Take Charge of Your Thoughts
My dear brothers and sisters, it’s a privilege to be here with you today. Each time I’ve had the privilege of visiting with students at the LDS Business College I have come away a better man. My mother studied here as a young girl, and I was pleased that with the first invitation I received to have sent to me a transcript of her record at LDS Business College, which wasn’t called LDS Business College at the time, but it was the institution that preceded what we have today. And I credit what she experienced here as being the precursor to much of what has enriched my life over the years. And so I’m indebted to the institution, to your wonderful president, and commend to you his unique leadership and abilities. And to you, as the student body, I have the opportunity of walking the halls of this institution from time to time as I have to get money out of the ATM machine, or come over just to see how the students are doing, and it’s wonderful to be next door and to be part of this wonderful campus.
My mind has gone this past week to the process of thinking, and I should like to share with you some impressions about thinking that I hope will be useful to you. Perhaps it is because the business that Deseret Management Corporation is in, in large measure, has to do with the theater of the mind—a theater that receives things and plays them out, either in drama or in news or in the spoken word over the radio, or in music—all for the purpose of creating impressions and feelings and motivations, and we hope good ones. While some of the broadcasts that we carry are not totally within our control and don’t meet the standards that we would otherwise expect, we are working on that. It will improve with time.
But this idea of the theater of the mind has occupied my attention because of those responsibilities, and in that theater of the mind there unfolds the processes of thinking and the formulation of thoughts, and hence the reason for the remarks today.
Have you ever wondered, “Where did that thought come from?” I should like to share with you an experience, maybe one of the most dramatic that I ever had in my life to date, and it was that question that came to my mind twice during the course of this experience, which I think sets a proper stage for what will follow. I was on a Church assignment to Africa. I found myself in a large West African airport. I was en route to the country of Ethiopia. I had to catch the flight out at midnight. When I arrived at the airport, I found that there were thousands upon thousands of wonderful African people whom I deeply love, also having to catch the flight out at midnight. It was a Muslim holiday and they were making a trek, and so I found myself in the milieu of a large and very bustling air terminal.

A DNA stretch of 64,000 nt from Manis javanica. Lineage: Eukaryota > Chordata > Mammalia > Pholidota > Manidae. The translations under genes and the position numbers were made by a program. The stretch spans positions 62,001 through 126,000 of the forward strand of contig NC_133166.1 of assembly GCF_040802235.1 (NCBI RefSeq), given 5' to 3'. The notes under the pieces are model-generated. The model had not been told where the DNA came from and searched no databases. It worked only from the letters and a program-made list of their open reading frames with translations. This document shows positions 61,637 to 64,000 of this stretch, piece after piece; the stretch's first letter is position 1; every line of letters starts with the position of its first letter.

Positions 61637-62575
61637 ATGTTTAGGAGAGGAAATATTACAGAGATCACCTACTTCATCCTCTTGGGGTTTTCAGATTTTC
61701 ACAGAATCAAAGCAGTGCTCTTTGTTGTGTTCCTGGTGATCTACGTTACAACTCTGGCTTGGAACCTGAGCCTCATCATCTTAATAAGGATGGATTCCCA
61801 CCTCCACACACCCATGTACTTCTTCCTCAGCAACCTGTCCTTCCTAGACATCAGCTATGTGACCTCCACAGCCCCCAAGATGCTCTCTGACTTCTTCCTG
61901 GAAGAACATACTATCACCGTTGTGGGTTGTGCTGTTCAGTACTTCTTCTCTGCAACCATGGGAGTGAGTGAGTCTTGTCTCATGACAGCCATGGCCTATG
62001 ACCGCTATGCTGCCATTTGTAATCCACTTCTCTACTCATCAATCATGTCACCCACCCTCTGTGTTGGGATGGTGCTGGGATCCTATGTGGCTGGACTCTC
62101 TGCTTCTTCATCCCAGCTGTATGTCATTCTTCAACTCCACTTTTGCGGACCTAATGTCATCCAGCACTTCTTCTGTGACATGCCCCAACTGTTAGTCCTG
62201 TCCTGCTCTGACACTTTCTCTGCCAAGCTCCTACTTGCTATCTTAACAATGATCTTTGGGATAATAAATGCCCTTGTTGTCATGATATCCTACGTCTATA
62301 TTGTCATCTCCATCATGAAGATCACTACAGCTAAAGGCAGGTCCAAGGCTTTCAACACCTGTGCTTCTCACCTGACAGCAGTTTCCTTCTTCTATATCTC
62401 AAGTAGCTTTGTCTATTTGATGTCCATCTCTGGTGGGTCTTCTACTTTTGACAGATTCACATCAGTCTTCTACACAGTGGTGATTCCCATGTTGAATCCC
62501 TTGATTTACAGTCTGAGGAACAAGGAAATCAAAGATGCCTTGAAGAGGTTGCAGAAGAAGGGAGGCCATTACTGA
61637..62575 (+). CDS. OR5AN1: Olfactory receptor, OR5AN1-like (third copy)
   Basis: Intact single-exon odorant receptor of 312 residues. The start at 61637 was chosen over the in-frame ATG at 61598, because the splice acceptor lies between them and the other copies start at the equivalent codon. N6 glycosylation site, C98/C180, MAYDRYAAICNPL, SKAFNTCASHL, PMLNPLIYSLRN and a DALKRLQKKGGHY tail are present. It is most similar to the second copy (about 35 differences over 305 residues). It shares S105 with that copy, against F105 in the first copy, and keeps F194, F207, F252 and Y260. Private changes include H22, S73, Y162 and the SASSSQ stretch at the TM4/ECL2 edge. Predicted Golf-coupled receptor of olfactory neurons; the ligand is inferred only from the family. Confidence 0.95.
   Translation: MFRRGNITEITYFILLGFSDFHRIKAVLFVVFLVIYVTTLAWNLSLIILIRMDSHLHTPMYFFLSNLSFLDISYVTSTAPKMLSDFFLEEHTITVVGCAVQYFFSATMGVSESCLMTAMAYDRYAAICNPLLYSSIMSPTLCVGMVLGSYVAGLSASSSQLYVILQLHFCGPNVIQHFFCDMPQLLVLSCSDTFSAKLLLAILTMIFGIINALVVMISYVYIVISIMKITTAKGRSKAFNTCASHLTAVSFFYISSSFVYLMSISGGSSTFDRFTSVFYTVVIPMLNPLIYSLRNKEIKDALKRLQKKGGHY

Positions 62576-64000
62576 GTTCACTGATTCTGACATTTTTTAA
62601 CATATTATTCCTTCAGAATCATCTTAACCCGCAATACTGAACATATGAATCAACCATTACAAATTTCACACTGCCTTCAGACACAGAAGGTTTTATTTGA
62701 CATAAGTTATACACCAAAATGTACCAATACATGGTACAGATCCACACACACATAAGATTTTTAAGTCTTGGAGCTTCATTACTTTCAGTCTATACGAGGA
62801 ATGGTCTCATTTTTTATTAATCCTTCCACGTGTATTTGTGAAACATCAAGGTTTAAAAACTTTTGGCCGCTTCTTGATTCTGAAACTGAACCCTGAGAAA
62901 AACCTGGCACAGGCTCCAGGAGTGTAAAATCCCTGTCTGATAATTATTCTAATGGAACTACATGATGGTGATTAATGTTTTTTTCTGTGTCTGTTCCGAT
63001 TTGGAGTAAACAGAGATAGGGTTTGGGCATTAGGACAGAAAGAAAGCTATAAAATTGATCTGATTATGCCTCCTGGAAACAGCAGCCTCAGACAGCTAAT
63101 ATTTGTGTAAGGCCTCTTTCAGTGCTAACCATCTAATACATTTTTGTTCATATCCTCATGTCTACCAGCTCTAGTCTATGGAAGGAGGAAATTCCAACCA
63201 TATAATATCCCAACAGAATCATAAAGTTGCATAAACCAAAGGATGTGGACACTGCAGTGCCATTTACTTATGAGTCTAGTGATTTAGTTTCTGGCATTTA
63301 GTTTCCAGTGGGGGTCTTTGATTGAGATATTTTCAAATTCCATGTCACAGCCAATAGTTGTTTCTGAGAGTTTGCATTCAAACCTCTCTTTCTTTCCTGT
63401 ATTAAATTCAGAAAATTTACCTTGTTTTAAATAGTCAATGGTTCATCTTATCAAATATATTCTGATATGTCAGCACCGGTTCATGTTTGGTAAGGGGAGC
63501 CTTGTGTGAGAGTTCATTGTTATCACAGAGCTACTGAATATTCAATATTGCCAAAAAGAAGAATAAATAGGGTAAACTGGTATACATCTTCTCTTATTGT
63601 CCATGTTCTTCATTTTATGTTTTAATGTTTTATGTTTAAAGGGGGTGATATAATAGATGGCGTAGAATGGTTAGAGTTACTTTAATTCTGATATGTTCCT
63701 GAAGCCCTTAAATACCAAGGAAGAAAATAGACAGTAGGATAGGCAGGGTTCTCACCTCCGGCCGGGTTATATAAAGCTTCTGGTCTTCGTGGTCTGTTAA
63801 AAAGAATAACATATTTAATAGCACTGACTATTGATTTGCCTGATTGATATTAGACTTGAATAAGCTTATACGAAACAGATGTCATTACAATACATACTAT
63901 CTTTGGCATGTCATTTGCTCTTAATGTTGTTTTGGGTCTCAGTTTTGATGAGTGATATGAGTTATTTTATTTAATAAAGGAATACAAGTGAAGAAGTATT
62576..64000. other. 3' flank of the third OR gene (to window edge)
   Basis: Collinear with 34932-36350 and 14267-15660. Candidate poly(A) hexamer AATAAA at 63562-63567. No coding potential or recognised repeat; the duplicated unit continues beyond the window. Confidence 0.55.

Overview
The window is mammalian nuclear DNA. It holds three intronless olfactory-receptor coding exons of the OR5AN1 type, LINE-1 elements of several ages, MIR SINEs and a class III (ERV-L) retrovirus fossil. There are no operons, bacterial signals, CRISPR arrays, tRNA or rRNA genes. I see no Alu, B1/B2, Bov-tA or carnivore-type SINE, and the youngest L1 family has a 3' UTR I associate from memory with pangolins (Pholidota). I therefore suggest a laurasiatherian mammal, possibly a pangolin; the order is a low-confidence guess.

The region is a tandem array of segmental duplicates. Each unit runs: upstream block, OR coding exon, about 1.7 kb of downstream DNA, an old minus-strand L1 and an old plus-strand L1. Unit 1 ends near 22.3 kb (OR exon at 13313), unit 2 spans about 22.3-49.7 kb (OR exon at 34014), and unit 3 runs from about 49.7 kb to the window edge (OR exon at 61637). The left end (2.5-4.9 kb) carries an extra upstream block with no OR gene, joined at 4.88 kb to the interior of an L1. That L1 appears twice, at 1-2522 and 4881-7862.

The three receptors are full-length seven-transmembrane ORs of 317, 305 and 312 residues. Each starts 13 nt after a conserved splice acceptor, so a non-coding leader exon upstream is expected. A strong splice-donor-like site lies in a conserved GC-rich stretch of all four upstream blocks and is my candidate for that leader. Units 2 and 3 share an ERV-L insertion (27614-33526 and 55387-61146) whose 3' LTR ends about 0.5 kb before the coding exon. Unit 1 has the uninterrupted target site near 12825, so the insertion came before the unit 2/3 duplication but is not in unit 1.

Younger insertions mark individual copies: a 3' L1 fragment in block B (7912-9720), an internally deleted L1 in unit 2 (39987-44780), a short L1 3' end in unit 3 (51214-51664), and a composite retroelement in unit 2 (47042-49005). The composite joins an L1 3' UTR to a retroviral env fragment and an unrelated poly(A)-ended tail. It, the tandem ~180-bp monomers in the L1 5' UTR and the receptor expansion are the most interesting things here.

In those days, it was very difficult to come and go in the country of Nigeria, and one had to declare how much currency one brought in, and one had to declare how much was taken out. No local currency could leave the country, and there were very strict controls on that. And as one left, one had to account for each form of currency that one possessed, and record the passport number that you carried so that the officials could check you off and allow you to leave. I was in the process of looking through my Traveler’s Checks and recording my passport number when I realized that there were three or four men standing around me and getting ever closer. And one spoke to me and said, “May I help you with that?” and before I could answer, he had grabbed my passport and my Traveler’s Checks and the four of them disappeared into the crowd and down a hallway. I had just been robbed.
Then came the first thought: “Go after them.” And I wondered, “Where did that thought come from?” But being younger and more impetuous than I am today, I went after them. Now mind you, it’s late at night, none of the offices in the airport are open. The only place where there is anything happening is out in the main terminal. These men had disappeared down a long hallway, and I went in hot pursuit. I came to the end of the particular hallway I was in, and it branched both ways, and as I turned to the right, there came another thought: “Do not take one step farther.”
I stopped midstride, and I turned around and went back to the middle of the airport, wondering, “And where did that thought come from?”
And so, the idea of what transpires in this theater of the mind is no simple question, no simple issue to treat. Lots of things pass through our minds during the course of a day. You hear things from your instructors, you see things in the media—television and other forms of media, you hear things, and all of them are coursing through this mind of ours. And in the process of these things coursing through, there is going on what we call thinking and the formulation of thoughts.
What is thinking, and what are thoughts? A definition says that thinking is “to have or formulate in the mind something, to reason about, or reflect on, to judge or regard.” So when something comes into your mind, if you pause for a moment, you start to process it, you start to wonder about it. And the more profound the thought, if you are a person given to reflection, the more time you take to digest it, and to see what it really means as you look at all aspects of what has just been placed in your mind.
The dictionary also says that a thought is the product of thinking. It is “an idea; the ideas, concepts, judgments, imaginations, fancies, opinions, dispositions, and intentions that arise in the hearts and minds of men and women, boys and girls.” That’s what thoughts are, and they are stimulated by this thinking process that takes place in our minds.